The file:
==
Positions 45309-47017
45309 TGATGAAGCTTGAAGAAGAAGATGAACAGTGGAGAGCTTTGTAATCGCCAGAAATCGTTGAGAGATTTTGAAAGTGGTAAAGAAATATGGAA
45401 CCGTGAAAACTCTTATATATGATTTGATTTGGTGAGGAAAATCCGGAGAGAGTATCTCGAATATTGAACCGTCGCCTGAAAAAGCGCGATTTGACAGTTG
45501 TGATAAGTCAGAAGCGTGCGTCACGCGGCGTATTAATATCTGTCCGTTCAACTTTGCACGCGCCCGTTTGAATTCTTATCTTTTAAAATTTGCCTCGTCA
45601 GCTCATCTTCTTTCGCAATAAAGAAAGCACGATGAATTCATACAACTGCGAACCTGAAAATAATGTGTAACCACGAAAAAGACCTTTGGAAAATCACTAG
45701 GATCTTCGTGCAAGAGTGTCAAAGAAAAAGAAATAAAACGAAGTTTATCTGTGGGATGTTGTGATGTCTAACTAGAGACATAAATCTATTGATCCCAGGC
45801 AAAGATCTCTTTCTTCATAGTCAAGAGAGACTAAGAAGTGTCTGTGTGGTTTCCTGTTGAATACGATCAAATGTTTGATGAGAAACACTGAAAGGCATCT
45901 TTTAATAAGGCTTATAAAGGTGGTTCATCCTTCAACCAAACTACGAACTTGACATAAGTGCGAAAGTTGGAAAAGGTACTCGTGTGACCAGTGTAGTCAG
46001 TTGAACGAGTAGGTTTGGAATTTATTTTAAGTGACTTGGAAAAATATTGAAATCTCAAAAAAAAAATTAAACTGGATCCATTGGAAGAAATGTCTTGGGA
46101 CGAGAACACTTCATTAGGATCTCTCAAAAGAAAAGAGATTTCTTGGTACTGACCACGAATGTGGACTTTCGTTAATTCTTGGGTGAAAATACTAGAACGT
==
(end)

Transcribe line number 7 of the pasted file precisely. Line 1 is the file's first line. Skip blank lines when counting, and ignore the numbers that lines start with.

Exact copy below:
45801 AAAGATCTCTTTCTTCATAGTCAAGAGAGACTAAGAAGTGTCTGTGTGGTTTCCTGTTGAATACGATCAAATGTTTGATGAGAAACACTGAAAGGCATCT